From Cub Scouts to the Corner Office

All too often it's those without integrity who make the headline news. When corporate scandals break, no one really ever hears much about the "boy scouts" of business, or those who play by the rules.

Maybe it's time more people did. And from what better source then the new top scout, Robert Mazzuca?

Labor Day weekend marked Mazzuca's first days as the Boy Scouts of America chief scout executive. The job is as demanding as any faced by a corporate CEO, requiring extensive knowledge of an organization 1.2 million volunteers strong. Replacing Roy Williams, who retired after seven years in the post, Mazzuca also will be responsible for 7,000 employees and 304 councils across the country.

Mazzuca is a seasoned veteran, having spent 36 years as a professional in the Boy Scouts. He recalled how he got started in a camp in Northern California decades ago, long before MySpace replaced the campfire, before the Internet replaced the outdoors.

Those were simpler days, he said, when some of the most powerful men in the modern corporate world learned their unshakable values -- values Mazzuca promised some of these scouts are still swearing by today. He named a few: Rex Tillerson, chairman of Exxon Mobil, Drayton McClain, owner of Major League Baseball's Houston Astros, Secretary of Defense Bob Gates -- who had to abdicate his role on the BSA board to serve the country -- and Jim Rohr, PNC Bank's chief executive and one of Mazzuca's closest friends.

"These are corporate giants who understand the value of a work force that has integrity," Mazzuca said. "A work force that has the capacity for leadership and a work force that isn't going to steal the paper clips, for Pete's sake."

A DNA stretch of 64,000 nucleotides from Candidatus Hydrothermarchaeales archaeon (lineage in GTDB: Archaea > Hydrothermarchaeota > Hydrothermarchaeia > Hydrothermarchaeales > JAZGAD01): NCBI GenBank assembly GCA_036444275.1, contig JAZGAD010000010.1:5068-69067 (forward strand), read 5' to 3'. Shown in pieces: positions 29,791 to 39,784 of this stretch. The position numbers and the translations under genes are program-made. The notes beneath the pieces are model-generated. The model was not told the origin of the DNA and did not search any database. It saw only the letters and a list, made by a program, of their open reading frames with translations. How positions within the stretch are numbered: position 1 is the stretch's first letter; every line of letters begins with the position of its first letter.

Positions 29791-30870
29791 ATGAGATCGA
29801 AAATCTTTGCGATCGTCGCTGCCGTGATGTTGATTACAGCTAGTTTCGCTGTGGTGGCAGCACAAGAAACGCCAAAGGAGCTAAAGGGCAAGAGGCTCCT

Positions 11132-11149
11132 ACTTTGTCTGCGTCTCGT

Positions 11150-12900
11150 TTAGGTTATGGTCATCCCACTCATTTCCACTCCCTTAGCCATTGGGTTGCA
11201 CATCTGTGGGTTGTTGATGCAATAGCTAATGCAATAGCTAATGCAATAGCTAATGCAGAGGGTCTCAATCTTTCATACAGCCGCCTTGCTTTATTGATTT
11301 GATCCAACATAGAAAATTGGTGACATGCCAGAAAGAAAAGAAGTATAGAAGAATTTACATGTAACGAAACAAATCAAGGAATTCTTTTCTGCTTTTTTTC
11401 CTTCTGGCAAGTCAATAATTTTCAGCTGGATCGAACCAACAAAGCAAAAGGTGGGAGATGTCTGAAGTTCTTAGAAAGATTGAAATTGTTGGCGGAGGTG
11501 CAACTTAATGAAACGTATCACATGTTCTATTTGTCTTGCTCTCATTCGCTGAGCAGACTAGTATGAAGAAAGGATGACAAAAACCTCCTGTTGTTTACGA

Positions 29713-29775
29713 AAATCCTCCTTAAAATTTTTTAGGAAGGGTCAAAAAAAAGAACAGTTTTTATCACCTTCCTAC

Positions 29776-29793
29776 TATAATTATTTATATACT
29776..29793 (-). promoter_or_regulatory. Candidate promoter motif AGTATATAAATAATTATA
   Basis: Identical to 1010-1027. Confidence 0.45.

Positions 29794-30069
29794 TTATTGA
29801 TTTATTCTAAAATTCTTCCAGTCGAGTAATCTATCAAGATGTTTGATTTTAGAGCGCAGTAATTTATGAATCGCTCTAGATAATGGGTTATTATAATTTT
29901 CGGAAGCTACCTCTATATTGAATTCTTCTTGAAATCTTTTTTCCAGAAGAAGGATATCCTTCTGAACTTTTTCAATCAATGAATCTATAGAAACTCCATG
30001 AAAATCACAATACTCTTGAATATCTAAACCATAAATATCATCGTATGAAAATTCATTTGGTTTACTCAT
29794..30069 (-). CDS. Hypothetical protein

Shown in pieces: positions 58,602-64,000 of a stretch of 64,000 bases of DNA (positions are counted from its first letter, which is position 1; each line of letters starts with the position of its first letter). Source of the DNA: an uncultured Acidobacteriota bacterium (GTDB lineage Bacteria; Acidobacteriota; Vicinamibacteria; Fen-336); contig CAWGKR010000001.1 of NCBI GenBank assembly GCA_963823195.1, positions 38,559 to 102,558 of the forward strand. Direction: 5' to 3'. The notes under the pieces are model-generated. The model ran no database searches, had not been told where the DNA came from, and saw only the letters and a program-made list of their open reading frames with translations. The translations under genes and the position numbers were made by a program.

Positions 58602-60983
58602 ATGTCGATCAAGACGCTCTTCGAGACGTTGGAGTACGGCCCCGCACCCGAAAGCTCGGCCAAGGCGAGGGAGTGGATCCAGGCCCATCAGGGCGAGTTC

As chief scout, Mazzuca's focus is on the future and molding more Tillersons and Rohrs. In particular, he's eyeing the 100th anniversary celebration along with an updated approach to attracting fresh scouts, who have extracurricular options like never before.

Mazzuca sees the job of chief scout as the "preserver, protector and enhancer of the brand." What's the transition into the top spot in the Boy Scouts of America been like after serving the organization for 36 years?

Robert Mazzuca: Roy Williams and I have a good relationship, and it allowed me to spend some time this summer traveling around and meeting with some stakeholders building some consensus around some ideas that I have going forward. While he minded the store, it was really very good and very pleasant, and I appreciate it. I thought going into it that I would not like it, but it worked out really, really well. You seldom hear about the Boy Scouts of America "executives" or what goes on behind the scenes with guys in your position. When people think of the organization they think local. Why don't we hear about the chief scout executive?

Robert Mazzuca: Our goal is to make these volunteers successful and to get out of the way. Because when you think about the multiplying effect of staff people who recruit, train and then motivate the courage to support in volunteers; they, in turn, deliver the program. That is the magic of scouting. As the newly appointed chief scout executive, what do you plan to do differently to draw more scouts to the organization?

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